Thursday, September 24, 2015

Small Blessings

Layla Lou, the queen of my bunny herd, has a broken leg, but she's fat and sassy and happy as can be hanging out with the rest of the bunny family. (Yes, a group of bunnies is called a herd!) 

Chewy the chihuahua loves posing for pictures...when he's not barking at squirrels, neighbors, the neighbor's dogs, fire engines...

I'm in Loveland now. It's been a long three months with many trials and tests of faith, but I'm learning who my true friends are and who to turn to in my family when I need help the most, and that's an important lesson. 

I've also learned there is great value in having a house full of little creatures. While it may be true that they're a lot of work, and they certainly can do damage sometimes, they greet me each day with unconditional love and what I believe is a deep-felt compassion. 

Skipper is the trouble maker in my bunny herd. His adorable looks are deceiving! He likes to make me chase him around the yard. I know he enjoys the chase because he occasionally pauses to leap into the air and smack his two hind legs together, which is rather comical to watch. This is his "Who, me?" expression, which is the one he uses the most. 

Each day I find myself growing closer to these animals who share my home. They have unique personalities, but they are all so loving toward me and each other. 

Late in the evening when the sun begins to set is now my favorite part of the day because the animals become more active and I love to spend this time sitting in the backyard watching them at play. For some people this may seem like a waste of time, but those of us who are spiritual find tremendous joy in small blessings such as time to sit and watch the world around us. Watching my animals at play is a peaceful way to end the day and it gives me the opportunity to remind myself of how truly grateful I am to have these blessed little creatures in my life. 

Buddy and Holly cuddling on the floor after Holly's cancer surgery. It may be difficult to see, but Holly is actually smiling. She is happy to be home with her brother and always smiles when she's around him. Dogs often smile, and it's such a loving expression. 

I've recently found myself researching the topic of animals and emotions (which I will discuss in my next post) even though I know in my heart that they do feel emotions, and that no amount of scientific research can ever truly determine the depth of their emotions or the many ways they express emotions because we speak a different language. It's like the age-old argument over translations of the books of the Bible and which books were included and why and how we'll never really know because we live in different times and even if we do believe we know how to interpret the languages of long ago these interpretations can never be exact. 

I choose to believe that whatever we are missing in translations of ancient writings are actually far more profound than we could ever imagine, and believe the same about the emotions of animals--they feel, think, and express themselves in ways that if we were ever able to discover the exact truth of what they are feeling and saying we would be stunned and amazed.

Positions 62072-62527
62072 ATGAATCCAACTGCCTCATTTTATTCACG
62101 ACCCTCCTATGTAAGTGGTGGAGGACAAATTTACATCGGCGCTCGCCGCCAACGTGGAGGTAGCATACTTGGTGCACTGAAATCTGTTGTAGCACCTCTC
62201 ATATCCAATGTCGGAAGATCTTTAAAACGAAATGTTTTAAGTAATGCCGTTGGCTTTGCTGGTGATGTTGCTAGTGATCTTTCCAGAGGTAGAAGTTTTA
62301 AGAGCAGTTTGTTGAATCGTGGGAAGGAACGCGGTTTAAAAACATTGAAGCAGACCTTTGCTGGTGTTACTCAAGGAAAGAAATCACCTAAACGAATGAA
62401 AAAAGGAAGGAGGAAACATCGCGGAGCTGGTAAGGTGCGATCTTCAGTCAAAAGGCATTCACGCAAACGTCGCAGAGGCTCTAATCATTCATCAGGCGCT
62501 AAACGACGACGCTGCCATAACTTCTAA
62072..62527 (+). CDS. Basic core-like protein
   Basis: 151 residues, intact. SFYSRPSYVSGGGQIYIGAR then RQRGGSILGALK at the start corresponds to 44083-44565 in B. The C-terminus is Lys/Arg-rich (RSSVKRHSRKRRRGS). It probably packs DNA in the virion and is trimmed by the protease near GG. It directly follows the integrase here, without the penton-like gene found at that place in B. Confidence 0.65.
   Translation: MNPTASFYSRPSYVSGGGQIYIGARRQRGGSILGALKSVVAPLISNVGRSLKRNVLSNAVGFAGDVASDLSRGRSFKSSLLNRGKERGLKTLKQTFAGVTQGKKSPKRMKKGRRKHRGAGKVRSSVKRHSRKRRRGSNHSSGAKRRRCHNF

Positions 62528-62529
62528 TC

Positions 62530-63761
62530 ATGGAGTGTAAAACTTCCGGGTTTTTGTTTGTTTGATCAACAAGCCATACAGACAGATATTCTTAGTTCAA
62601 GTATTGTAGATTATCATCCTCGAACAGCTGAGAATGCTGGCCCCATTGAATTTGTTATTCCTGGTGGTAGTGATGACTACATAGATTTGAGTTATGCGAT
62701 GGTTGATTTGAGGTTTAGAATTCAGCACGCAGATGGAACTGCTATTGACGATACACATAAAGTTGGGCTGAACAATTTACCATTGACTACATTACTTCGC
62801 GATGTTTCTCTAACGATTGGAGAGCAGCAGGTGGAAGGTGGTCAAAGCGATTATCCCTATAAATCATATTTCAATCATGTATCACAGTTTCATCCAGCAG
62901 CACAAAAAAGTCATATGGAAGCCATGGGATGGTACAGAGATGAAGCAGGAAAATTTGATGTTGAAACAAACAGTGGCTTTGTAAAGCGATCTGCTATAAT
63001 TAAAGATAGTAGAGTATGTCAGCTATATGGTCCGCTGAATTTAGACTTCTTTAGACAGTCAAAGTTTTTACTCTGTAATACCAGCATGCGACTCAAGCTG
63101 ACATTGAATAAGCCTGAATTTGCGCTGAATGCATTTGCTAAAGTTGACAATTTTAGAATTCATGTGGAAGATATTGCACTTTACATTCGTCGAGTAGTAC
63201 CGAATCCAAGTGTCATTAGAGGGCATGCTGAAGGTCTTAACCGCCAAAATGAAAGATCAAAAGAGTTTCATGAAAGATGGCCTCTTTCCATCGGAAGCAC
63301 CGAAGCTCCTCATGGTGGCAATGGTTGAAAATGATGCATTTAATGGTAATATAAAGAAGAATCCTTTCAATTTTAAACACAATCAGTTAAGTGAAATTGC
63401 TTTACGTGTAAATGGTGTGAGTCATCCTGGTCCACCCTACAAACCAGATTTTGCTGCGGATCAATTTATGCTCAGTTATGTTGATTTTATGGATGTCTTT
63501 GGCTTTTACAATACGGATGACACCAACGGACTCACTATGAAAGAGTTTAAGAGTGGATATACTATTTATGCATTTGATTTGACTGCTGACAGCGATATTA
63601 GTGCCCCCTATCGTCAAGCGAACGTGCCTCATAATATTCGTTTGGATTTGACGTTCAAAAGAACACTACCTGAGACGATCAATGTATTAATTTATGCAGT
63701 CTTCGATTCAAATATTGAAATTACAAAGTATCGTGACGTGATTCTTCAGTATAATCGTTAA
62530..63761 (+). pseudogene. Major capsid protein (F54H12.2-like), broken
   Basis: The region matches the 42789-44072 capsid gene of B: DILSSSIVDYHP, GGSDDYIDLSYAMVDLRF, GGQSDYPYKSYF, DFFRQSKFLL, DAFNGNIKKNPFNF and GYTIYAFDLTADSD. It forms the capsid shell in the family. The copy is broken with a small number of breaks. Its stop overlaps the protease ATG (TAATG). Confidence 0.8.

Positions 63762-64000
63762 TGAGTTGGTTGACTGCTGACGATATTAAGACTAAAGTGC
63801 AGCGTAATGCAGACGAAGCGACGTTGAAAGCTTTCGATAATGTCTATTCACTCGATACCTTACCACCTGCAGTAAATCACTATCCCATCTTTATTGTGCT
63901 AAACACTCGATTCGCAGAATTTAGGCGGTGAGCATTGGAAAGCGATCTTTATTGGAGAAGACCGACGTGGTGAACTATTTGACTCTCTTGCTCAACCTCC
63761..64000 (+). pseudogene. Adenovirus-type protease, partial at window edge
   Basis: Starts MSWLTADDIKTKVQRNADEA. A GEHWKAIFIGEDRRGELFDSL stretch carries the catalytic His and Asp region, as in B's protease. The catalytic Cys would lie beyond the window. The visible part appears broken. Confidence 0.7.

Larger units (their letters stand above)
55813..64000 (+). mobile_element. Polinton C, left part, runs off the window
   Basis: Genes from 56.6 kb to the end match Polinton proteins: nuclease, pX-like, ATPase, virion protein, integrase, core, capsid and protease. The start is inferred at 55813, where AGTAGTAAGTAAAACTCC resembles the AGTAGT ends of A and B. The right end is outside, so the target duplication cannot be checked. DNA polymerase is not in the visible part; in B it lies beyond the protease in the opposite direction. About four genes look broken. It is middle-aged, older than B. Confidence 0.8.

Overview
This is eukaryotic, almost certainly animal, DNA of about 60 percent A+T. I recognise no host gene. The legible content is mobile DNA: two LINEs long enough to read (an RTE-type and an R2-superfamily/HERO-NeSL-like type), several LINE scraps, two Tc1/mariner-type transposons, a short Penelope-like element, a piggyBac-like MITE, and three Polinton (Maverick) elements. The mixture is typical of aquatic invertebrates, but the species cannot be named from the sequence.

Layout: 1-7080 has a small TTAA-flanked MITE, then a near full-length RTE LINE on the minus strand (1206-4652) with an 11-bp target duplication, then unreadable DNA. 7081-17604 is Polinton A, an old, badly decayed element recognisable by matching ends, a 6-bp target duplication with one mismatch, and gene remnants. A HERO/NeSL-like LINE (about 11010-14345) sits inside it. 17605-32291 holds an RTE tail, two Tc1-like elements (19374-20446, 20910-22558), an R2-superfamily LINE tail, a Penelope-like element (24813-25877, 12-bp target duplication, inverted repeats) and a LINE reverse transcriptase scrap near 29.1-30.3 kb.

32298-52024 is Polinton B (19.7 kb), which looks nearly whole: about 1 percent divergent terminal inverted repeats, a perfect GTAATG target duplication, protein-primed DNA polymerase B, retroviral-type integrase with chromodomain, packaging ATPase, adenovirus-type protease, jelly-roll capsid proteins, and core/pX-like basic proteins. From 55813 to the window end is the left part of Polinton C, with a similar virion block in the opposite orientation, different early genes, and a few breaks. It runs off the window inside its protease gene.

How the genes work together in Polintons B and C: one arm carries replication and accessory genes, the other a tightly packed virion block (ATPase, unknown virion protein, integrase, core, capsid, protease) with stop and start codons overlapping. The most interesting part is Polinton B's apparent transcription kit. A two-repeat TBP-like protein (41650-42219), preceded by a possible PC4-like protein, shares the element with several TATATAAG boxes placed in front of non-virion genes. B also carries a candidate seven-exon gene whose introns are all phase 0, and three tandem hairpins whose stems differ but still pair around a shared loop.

When Baby puts his head down like this it may appear to someone who doesn't know him as if he is depressed, but this is actually how he lies down when he is feeling sleepy and content. In fact, after I took this photo I walked up to scratch behind his ears and he flipped over onto his back and started rolling on his bed, then held still with his paws in the air--his signal that he wants a belly rub.

I've also spent much more time with my rabbits. I deliberately rearranged my home so this could happen--I've always believed it is senseless and somewhat mean to have pets in your home if you don't intend to spend time with them. So, I moved the rabbit hutches into a shed in my backyard so it would be easier to clean their living spaces and so they could play outside then jump back into their cages if they feel uncomfortable for any reason. I also had them each spayed and neutered so they could play together without fighting and the result is amazing.

Find the bunny!  

The only problem animal is the smallest animal, my grandson's rabbit, Black Bat. He is the father of the two bunnies pictured below. He is a Netherland Dwarf and absolutely adorable. He is smart and easily trained and the grandchildren love to set him in the middle of a line of stuffed animals because he holds very still and it's difficult to tell which animal is the live one. Unfortunately, his two sons, Skippy (the white rabbit) and Hoppy (the black and white) attack him whenever he is outside. I still put him outside, but I remove one of the cages from the top of the hutches and keep him enclosed so his sons cannot get to him. They are shockingly aggressive toward him and I wish I could figure out why because it's so much fun to watch the rabbits run and play in the yard, but poor little Black Bat has to sit and watch, too, from his enclosure.